How Virginia State cheer became “Woo Woos” and changed HBCU cheerleading

Dr. Paulette Walker-Johnson was thrust into the position of cheerleading coach at Virginia State. VSU, the CIAA and HBCU cheerleading would never be the same.

Dr. Paulette Walker-Johnson didn’t walk onto the campus of what is now Virginia State University with the notion she would push stomp-and-shake to the forefront of HBCU cheerleading and beyond.

She arrived at the Ettrick, VA campus in 1974 fresh out of Morgan State College she arrived to take a job at VSC — and cheerleading wasn’t in the job description.

“Petersburg is my home, so I returned home. And one of the first things they said when you come back —  I was a physical education teacher — you’ve got to take the cheerleaders.” I didn’t have any experience in coaching, but I took the assignment because I was grateful to have that opportunity and the rest is history.”

It wasn’t that she lacked experience.

“I became a cheerleader at Peabody High School, which is an all-black high school way back during the Jim Crow Era,” said Johnson, with a still magnetic grin. “I was a cheerleader there. I was actually a stunt girl. I then graduated to being a cheerleader, never tried out. And that was my history. I went to Morgan, tried out for cheerleading there, and was a varsity cheerleader for four years. 

HBCU cheer, Paulette Walker-Johnson
Dr. Paulette Walker-Johnson, second from left, as a Morgan State College cheerleader.

When her time at Morgan State was up, her father helped her get a job at VSC. While she wasn’t prepared for the duty, she took the challenge head on. 

“I wanted to do well because Petersburg is my home and Virginia State was nice enough to hire me,” Dr. Johnson said. “And I don’t know, it just it just happened, though.”

When she took over the program, there wasn’t much distinguishing about the Virginia State cheerleaders. But that was about to change. 

“We did what we could do. We made it do what it can do and the style — the stop and shake style —  sort of evolved. And I would say it evolved because I didn’t have a lot of gymnasts. Although I taught gymnastics, I didn’t want to put my girls at risk. So we stayed on the floor and built all the excitement. We could do there. So it was an energetic kind of… fast-paced movement and people seemed to like it. And the more they cheered for us, the more we innovated and created.”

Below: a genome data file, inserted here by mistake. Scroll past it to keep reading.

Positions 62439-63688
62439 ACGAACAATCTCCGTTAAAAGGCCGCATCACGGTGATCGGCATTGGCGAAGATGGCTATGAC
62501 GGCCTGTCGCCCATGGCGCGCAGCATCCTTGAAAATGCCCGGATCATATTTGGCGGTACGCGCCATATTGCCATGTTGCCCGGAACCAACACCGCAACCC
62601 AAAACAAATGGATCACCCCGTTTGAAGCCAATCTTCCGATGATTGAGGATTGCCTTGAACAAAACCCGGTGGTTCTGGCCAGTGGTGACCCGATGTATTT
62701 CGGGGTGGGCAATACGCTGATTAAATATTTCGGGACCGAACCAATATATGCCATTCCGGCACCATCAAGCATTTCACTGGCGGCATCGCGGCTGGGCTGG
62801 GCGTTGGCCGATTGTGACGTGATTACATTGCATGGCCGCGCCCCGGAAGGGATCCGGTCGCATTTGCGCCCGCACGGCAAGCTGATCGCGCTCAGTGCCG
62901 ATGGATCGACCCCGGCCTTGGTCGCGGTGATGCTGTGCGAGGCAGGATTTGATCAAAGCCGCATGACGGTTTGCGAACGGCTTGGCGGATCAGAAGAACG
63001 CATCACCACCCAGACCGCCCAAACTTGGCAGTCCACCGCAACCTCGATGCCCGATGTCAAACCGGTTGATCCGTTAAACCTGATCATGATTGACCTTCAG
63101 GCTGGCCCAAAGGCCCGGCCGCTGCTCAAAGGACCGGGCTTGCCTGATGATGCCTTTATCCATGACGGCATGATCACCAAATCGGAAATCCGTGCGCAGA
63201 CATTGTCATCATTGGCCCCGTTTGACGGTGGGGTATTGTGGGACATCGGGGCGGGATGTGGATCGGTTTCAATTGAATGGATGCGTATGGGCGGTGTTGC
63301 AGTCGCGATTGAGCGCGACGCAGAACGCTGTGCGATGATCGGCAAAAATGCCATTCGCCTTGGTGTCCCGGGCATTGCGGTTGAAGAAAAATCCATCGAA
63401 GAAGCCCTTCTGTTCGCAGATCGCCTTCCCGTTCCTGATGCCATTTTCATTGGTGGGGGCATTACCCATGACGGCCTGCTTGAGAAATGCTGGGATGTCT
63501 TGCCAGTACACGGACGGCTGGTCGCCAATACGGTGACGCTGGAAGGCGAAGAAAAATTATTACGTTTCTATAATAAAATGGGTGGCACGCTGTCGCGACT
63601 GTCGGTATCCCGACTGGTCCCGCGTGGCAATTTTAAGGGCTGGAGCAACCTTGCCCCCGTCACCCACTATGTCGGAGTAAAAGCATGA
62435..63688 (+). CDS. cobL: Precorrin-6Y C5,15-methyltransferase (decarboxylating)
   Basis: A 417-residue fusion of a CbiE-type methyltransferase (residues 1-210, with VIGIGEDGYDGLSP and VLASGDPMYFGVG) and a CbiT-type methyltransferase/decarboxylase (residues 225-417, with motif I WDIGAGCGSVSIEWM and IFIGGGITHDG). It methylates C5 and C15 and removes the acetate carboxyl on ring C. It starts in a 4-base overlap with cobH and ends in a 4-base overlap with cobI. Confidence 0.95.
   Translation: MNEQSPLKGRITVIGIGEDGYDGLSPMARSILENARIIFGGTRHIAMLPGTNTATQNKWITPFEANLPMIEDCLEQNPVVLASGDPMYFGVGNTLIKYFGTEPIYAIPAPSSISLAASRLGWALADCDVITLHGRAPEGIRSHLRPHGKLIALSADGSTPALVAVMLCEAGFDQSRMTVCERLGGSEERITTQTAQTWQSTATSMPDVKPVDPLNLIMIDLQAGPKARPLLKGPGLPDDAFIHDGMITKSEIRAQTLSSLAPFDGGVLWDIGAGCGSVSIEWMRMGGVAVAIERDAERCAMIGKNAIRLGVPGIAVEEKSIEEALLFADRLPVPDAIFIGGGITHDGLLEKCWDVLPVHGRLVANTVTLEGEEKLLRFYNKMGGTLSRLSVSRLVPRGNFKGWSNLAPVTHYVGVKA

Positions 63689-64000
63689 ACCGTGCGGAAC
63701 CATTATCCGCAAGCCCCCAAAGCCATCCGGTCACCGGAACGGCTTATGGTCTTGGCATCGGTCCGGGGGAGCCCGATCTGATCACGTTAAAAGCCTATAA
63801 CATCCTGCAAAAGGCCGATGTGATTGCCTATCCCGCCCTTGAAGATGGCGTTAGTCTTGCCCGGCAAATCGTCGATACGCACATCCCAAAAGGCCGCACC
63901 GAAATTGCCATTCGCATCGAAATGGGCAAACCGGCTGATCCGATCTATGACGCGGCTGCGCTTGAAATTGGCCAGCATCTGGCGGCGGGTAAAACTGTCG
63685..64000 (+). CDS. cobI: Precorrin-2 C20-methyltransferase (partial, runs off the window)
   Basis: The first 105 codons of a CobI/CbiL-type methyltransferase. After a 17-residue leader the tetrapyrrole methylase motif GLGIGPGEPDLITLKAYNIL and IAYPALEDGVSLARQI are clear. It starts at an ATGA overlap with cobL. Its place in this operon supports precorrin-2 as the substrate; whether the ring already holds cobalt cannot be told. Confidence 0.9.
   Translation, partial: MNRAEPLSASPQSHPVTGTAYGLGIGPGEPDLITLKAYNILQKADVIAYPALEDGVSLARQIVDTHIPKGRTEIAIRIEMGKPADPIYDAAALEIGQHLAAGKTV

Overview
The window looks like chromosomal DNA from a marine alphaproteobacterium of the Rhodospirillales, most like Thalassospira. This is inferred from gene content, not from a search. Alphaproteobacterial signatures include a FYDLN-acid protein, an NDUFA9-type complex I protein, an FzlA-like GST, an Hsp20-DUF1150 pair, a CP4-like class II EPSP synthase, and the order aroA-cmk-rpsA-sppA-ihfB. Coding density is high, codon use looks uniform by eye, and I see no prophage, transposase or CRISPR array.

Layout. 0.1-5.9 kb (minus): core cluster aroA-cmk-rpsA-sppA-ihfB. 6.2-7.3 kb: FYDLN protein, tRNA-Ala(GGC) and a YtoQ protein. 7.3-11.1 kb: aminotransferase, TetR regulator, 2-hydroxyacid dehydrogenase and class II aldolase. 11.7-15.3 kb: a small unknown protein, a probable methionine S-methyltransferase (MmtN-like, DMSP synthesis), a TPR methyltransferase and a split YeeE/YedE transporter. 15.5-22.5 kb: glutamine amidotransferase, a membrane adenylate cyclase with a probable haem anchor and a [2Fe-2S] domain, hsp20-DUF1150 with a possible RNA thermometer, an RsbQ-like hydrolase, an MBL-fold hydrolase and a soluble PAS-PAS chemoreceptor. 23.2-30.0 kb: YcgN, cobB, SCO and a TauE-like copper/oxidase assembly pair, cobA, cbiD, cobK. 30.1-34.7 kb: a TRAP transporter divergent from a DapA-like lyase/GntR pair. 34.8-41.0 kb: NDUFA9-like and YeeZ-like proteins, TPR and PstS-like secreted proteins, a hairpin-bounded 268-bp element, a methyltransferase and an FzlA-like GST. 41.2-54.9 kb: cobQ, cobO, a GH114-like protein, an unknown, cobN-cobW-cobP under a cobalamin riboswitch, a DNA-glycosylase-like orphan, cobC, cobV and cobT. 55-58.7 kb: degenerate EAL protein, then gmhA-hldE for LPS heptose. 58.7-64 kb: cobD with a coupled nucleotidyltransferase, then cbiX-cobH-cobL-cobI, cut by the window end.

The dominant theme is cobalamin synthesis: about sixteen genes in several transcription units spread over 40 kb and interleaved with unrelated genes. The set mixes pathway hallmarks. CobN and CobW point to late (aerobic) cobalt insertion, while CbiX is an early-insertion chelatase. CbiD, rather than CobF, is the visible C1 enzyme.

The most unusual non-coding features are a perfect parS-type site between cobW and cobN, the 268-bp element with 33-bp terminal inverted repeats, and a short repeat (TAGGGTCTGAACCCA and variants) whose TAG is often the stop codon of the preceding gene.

And the rest is HBCU cheerleading history.

Virginia State, HBCU Cheer

Creating The Woo Woos

Dr. Johnson said she initially reworked cheers from her Morgan State days and integrated those to create something new.

“You had to have the certain look, a certain attitude and a certain — I don’t know —  confidence in what you did and then begin to notice immediately. But after about a year or so, the young ladies that I selected, they brought into the program and the audience started to.”

After a while, Virginia State cheerleaders became so popular that they even earned a nickname that sticks to this day. They became known as “The Woo Woos” within the HBCU cheer circles.

HBCU Cheerleading, including stomp-and-shake, requires physical conditioning.

“We were at a banquet once and a guy says ‘that’s that Woo Woo Lady. He said ‘I know why they call you the Woo Woos. And I said, Why, sir? And he said, Because when y’all get out there, people say, Woo Woo. And I said, Yeah, that’s it, I’ll accept that,” Johnson said with a smile. “But really it’s a nickname. And of course, you know that spread throughout the conference where everybody has a nickname and we’re happy to be known as Woo Woos.”

Lizz Robbins was a Woo Woo from 1993 through 1997. She fondly remembers cheering for Dr. Johnson and she says it has impacted her to this day.